A false-color NIRCam image of the Abell 2744 cluster

Early universe galaxy seen by James Webb Telescope

Image credit: Nature (2023)

Astronomers have used the powerful telescope to confirm the existence of the faintest galaxy ever seen in the early universe.

The distant galaxy JD1 was formed from hydrogen left over from the Big Bang and has been confirmed as one of the most distant galaxies identified to date.  

Astrophysicists from the University of California, Los Angeles (UCLA) have been able to confirm the existence of this galaxy using the James Webb Space Telescope (JWST), the largest and most powerful space science telescope ever launched.

JD1 is approximately 13.3 billion years old, and it shows a picture of when the universe was only about 4 per cent of its present age.

The faraway galaxy is located behind a large cluster of nearby galaxies, called Abell 2744. This cluster was key to the identification of JD1, as the combined gravitational strength of Abell 2744's galaxies amplifies the light from JD1, making it appear larger and 13 times brighter than it otherwise would.

The effect, known as gravitational lensing, is similar to how a magnifying glass distorts and amplifies light within its field of view. 

A projected image of the galaxy JD1 (inset), which is located behind a bright cluster galaxy called Abell2744.

A projected image of the galaxy JD1 (inset), which is located behind a bright cluster galaxy called Abell2744. / Guido Roberts-Borsani/UCLA

Image credit: Guido Roberts-Borsani/UCLA); original images: NASA, ESA, CSA, Swinburne University of Technology, University of Pittsburgh, STScI

The gravitational lensing effect would not have been enough to allow scientists to identify JD1 without the capabilities of JWST. 

The $9bn (£8.4bn) James Webb Telescope was launched on Christmas Day 2021. It was designed to give scientists a more detailed look at the start of the universe, the birth of stars, and possibly the origins of life.

In this study, the UCLA researchers used the JWST’s near-infrared spectrograph instrument, NIRSpec, to obtain an infrared light spectrum of the galaxy. Using this technology, they were able to determine its precise age and its distance from Earth, as well as the number of stars and amount of dust and heavy elements that it formed in its relatively short lifetime.

A false-colour NIRCam image of the Abell 2744 cluster.

A false-colour NIRCam image of the Abell 2744 cluster. / Guido Roberts-Borsani/UCLA

Image credit: Nature (2023)

The team also relied on new images from another one of the JWST’s near-infrared instruments, NIRCam, to study the galaxy’s structure in unprecedented detail and resolution, revealing three main elongated clumps of dust and gas that are forming stars.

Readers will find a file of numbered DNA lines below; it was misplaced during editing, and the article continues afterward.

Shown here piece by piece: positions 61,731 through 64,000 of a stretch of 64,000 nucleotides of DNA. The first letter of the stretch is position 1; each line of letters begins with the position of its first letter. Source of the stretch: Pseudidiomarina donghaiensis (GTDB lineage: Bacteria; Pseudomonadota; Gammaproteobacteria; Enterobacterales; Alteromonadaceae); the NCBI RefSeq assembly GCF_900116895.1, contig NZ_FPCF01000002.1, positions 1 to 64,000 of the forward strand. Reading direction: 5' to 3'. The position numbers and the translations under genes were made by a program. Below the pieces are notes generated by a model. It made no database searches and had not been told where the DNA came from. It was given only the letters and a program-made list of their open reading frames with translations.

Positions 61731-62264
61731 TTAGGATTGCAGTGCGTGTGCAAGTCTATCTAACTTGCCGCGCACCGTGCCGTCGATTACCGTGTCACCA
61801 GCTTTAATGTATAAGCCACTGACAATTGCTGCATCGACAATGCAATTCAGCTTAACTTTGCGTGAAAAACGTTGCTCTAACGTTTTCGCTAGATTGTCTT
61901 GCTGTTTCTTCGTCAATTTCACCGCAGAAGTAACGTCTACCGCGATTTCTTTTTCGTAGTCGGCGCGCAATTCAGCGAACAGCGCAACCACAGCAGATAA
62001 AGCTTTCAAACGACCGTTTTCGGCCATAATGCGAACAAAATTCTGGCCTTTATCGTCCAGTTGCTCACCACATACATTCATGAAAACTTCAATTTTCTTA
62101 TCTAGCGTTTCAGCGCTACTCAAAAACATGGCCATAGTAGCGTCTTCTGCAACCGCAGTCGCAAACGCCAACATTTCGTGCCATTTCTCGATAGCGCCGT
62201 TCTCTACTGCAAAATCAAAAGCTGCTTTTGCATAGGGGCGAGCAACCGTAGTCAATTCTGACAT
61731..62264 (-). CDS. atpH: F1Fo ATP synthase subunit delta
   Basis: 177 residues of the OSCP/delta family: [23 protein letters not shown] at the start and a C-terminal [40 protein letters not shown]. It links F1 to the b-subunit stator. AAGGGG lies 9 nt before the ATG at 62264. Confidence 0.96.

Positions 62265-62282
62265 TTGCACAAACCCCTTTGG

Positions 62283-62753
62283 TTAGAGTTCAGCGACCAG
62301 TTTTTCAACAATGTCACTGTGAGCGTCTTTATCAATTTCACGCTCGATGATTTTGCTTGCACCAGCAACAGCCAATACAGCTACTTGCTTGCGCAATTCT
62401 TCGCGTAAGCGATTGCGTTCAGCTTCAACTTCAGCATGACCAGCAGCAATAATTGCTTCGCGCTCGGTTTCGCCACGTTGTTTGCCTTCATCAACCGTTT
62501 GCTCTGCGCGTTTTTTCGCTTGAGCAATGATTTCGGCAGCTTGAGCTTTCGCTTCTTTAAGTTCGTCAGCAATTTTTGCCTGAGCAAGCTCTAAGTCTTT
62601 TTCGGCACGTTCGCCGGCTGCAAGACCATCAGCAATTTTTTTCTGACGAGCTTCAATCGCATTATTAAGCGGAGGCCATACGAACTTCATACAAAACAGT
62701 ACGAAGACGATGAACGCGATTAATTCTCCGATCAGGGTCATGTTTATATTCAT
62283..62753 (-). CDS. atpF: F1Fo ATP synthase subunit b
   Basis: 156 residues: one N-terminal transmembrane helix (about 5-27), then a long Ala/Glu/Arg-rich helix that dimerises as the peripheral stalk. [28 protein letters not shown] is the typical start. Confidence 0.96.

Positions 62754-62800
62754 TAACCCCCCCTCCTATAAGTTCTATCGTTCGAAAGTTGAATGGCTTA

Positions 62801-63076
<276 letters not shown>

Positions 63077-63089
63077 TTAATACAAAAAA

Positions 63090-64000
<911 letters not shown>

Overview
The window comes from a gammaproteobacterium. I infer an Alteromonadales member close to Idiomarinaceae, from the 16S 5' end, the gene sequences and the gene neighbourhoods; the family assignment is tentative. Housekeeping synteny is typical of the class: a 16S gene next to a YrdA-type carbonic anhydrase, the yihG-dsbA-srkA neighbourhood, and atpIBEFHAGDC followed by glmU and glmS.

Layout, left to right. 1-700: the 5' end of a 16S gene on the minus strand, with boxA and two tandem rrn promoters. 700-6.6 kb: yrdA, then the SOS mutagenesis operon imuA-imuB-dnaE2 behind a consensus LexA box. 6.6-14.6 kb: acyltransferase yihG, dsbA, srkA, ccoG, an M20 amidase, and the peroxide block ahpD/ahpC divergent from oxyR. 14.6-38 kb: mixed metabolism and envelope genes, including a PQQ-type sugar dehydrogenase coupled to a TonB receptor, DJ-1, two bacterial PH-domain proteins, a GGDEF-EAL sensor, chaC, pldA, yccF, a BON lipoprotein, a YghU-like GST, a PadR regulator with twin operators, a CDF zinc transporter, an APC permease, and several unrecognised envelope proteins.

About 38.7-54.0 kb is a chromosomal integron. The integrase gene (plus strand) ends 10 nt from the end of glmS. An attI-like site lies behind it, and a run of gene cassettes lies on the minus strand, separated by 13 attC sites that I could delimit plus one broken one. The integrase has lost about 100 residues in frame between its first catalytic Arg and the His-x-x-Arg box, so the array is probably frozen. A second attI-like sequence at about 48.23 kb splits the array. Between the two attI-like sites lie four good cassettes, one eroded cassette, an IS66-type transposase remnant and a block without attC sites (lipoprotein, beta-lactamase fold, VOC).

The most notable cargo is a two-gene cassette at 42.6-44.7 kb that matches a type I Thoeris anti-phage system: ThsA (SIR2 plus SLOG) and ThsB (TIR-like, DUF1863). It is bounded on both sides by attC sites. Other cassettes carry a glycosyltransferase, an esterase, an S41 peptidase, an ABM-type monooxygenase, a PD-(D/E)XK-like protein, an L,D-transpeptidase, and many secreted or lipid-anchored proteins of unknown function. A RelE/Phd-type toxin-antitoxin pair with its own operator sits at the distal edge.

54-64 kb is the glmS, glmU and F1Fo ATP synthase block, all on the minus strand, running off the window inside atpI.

The team used the new data to trace JD1’s light back to its original source and shape, revealing a compact galaxy just a fraction of the size of older galaxies like the Milky Way, which is 13.6 billion years old.

“Before the Webb telescope switched on, just a year ago, we could not even dream of confirming such a faint galaxy,” said Tommaso Treu, a UCLA physics and astronomy professor, and the study’s second author. “The combination of JWST and the magnifying power of gravitational lensing is a revolution. We are rewriting the book on how galaxies formed and evolved in the immediate aftermath of the Big Bang.”

James Webb Space Telescope

James Webb Space Telescope /Nasa

Image credit: Nasa

The discovery of JD1 is expected to help scientists understand the end of the cosmic ages, the period following the Big Bang when the universe expanded and cooled sufficiently for hydrogen atoms to form.

It is after this period that the first stars and galaxies appeared and began burning away the hydrogen fog left over from the Big Bang with energetic ultraviolet light, which rendered the universe transparent like it is today.

Until the development of the Webb telescope, scientists lacked the sensitive infrared instruments required to study the first generation of galaxies.

"Most of the galaxies found with JWST so far are bright galaxies that are rare and not thought to be particularly representative of the young galaxies that populated the early universe," said Guido Roberts-Borsani, a UCLA postdoctoral researcher and the study's first author. "As such, while important, they are not thought to be the main agents that burned through all of that hydrogen fog.

"Ultra-faint galaxies such as JD1, on the other hand, are far more numerous, which is why we believe they are more representative of the galaxies that conducted the reionisation process, allowing ultraviolet light to travel unimpeded through space and time."

JWST’s light-gathering ability is more than twice that of Hubble and its size is bigger than two double-decker buses. Since the telescope instruments need to be cooled to -267°C, JWST orbits the Earth on the other side of the Moon, cloaked in its shadow, and protected from the Sun. 

The telescope has already allowed scientists to take unprecedented images, such as those of Jupiter’s storms and what has been considered the “deepest view of the universe” to date.  

The new images and findings were published in the journal Nature

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